Keith Knight of the K Chronicles - Keepin' Kool on the Cheap

By Andrea Karim on 30 January 2007 10 comments

My favorite comic strip, bar none, is the K Chronicles, by Keith Knight. It might have something to do with the virtual crushes I tend to form on Salon.com contributors (Farhad — call me), but I genuinely look forward to Keith's weekly installment of artistic wit and wisdom. His commentary on life, art, politics, and love never fail to make me smile. Well, the more political cartoons make me cringe in recognition, but you get the idea — Keith's funny.

My favorite K Chronicles strips often covered the topic of frugal living — how to get by as a starving artist, tips on raiding art gallery buffets, adventures in public transportation, where to donate your sperm for cash. I gained inspiration from these comic, only-partially-joking takes on cheap living and quick cash-making schemes.

I recently asked Keith to dish on his experiences with living on a budget, and he took time out from his hectic schedule to give us the scoop.

Copyright Keith Knight

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You probably went through a few years as a starving artist. What were some of your best methods of saving money?

Hmmm..Cooking. Eating at home. I lived really close to some great Chinese markets where veggies, fish, rice, and tea were cheap. I ate well (and healthy!) for very little. If I did eat out, it was either the standard San Francisco burrito that was bigger than your head (it would easily last for two meals) or a little Chinese place where the woman who ran it would give us lots of extra stuff to take home.

Another great way to save $$$ is to water down everything. Juices, dishwashing liquid, liquid laundry detergent. You can make it all last a lot longer by watering stuff down. And they all work just as well. I always water down my juices because they're all way too sweet anyway. I got used to it being watered down.

Gallery openings are also great places for free food, booze, and socializing with no budget. We used to categorize openings from a category one (cheese and crackers) to a category five (seafood, hot food, hard liquor).

Download music for free. Rent DVDs from the library. Join a band, and you can get into the club for free, drink for free, and have the best seat in the house (onstage!).

Oh, and stay away from cabs.

In one of my favorite K Chronicles strips, you offered advice on a variety of ways to save money, including filtering cheap vodka through a Brita pitcher to get good vodka. I thought that they were highly amusing ideas, but do frugal tidbits actually work?

I heard the filtering vodka story from another cheap bastard I know. I'm too old to experiment with drinking cheap vodka. But frugal tidbits really do work. I sneak in cheap cookies from the Chinese bakery across the street to my favorite cafe ‘cause they only cost $1 for four. If I didn't, I'd spend two bucks on some pastry in the cafe. I do that three to four times a week. Over the course of a year, I'm saving two hundred bucks.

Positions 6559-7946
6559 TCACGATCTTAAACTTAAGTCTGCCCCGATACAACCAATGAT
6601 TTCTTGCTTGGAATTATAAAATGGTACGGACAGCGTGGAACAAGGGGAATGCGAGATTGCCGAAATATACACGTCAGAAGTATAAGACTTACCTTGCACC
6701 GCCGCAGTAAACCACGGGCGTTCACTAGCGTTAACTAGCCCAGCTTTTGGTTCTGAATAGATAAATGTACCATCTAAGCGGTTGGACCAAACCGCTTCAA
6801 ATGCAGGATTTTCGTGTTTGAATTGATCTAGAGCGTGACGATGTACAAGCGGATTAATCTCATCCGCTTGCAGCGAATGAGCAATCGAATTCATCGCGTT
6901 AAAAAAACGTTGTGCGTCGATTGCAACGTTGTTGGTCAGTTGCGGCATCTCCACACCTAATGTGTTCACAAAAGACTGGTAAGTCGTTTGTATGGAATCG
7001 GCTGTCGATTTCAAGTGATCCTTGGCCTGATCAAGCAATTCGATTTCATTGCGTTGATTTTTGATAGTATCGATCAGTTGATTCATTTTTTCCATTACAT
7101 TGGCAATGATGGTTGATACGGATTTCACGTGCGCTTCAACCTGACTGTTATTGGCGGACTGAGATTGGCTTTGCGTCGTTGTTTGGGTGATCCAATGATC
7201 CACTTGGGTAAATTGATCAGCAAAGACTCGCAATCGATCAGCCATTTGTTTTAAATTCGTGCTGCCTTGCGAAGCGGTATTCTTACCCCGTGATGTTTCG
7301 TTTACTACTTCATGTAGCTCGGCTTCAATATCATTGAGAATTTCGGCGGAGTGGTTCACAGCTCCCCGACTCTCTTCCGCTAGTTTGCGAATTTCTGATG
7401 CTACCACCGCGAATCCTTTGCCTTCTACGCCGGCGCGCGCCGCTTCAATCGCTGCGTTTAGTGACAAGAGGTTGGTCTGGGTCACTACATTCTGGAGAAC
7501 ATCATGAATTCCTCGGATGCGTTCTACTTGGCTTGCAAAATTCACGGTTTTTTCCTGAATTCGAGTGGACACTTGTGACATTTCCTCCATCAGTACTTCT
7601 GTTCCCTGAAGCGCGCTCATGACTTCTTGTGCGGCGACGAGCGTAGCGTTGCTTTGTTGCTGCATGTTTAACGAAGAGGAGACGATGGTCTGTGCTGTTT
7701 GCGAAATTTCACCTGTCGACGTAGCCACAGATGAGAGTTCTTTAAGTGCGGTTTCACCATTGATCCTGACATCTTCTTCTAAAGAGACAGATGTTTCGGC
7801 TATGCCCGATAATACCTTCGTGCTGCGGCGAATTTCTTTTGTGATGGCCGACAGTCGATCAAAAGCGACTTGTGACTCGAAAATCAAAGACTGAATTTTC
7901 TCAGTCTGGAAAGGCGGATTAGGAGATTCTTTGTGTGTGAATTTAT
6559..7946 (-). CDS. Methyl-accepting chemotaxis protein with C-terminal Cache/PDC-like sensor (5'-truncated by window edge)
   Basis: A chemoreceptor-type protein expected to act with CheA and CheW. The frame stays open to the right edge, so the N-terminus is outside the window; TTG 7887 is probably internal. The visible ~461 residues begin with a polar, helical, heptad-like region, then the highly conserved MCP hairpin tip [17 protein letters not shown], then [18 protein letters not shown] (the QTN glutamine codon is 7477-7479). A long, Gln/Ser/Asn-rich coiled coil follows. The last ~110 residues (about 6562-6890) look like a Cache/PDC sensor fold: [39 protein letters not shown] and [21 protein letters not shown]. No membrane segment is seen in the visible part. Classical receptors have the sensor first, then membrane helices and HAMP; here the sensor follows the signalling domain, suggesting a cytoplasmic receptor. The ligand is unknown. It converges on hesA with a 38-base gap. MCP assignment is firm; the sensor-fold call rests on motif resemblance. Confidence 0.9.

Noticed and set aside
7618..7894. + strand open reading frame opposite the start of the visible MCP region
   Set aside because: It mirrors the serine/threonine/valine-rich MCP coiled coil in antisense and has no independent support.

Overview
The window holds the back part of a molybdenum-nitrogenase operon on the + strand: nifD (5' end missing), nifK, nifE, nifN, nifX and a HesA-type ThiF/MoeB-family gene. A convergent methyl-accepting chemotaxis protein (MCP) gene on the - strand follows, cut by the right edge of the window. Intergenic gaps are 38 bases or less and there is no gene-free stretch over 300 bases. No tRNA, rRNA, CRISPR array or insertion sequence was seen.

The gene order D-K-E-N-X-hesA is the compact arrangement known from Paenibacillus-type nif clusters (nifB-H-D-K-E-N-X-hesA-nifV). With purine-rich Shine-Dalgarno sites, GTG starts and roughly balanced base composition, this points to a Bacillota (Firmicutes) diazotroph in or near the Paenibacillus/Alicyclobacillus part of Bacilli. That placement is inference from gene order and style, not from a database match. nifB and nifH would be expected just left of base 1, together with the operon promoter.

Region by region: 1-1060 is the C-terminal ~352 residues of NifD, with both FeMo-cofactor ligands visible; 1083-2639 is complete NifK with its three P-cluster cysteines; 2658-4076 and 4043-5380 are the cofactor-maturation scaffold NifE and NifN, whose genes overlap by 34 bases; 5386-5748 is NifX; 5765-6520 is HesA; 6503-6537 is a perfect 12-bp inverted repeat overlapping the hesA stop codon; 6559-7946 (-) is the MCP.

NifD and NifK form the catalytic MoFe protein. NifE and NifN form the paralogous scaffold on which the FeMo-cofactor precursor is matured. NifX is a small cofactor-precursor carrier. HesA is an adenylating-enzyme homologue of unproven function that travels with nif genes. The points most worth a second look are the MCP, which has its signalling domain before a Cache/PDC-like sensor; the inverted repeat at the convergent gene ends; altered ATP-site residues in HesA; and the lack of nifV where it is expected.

Here's something I learned from cheap bastards featured on Oprah: Don't use change. Don't spend change. Only use dollars. At the end of the day, drop the change into a jar. When it's filled, put it into a savings account. I usually save up about $300 a year.

Let's say that a certain blogger has spent her way to Brokesville and is facing the very real possibility of living off of leftover office Christmas cookies until the next pay day. Where can a girl score some cheap eats without completely compromising her dignity? Or is dignity pretty much her last concern at this point?

It depends on where you live. But like I mentioned, S.F. has got the low-cost burrito. The lunch specials in the Asian restaurants here are great. The taco trucks are good, greasy fun. And there are a few nice happy hour deals around. One of my favorite places, El Rio in the Mission, has free oysters on Fridays.

College towns are great places to live for cheap eats.

And don't forget beer! In addition to the various art openings each week, the Onion has a beer appreciation night every Wednesday or Thursday here in the city. And if you wander this town like I do, you're bound to stumble upon some drunken foodie weirdness.

Now that you are making millions of dollars, jetting about the world in a private plane, and having gold-plated toilets installed in every comic convention restroom for your personal use, are there any relatively frugal indulgences that you still permit yourself?

I still do all the cheap things I did when I was completely broke. One thing I still try to do once in a while is focus groups. A focus group is where some company pays you to come in and give your opinion about some consumer product or place. I've done focus groups about sex, smoothies, a coupla lawsuits, shopping centers, banking and many, many more.

They usually last an hour or two and they generally feed you and pay you anywhere from $50 to $150. They always overbook it so sometimes they send you home immediately with cash and a sandwich. That's the best.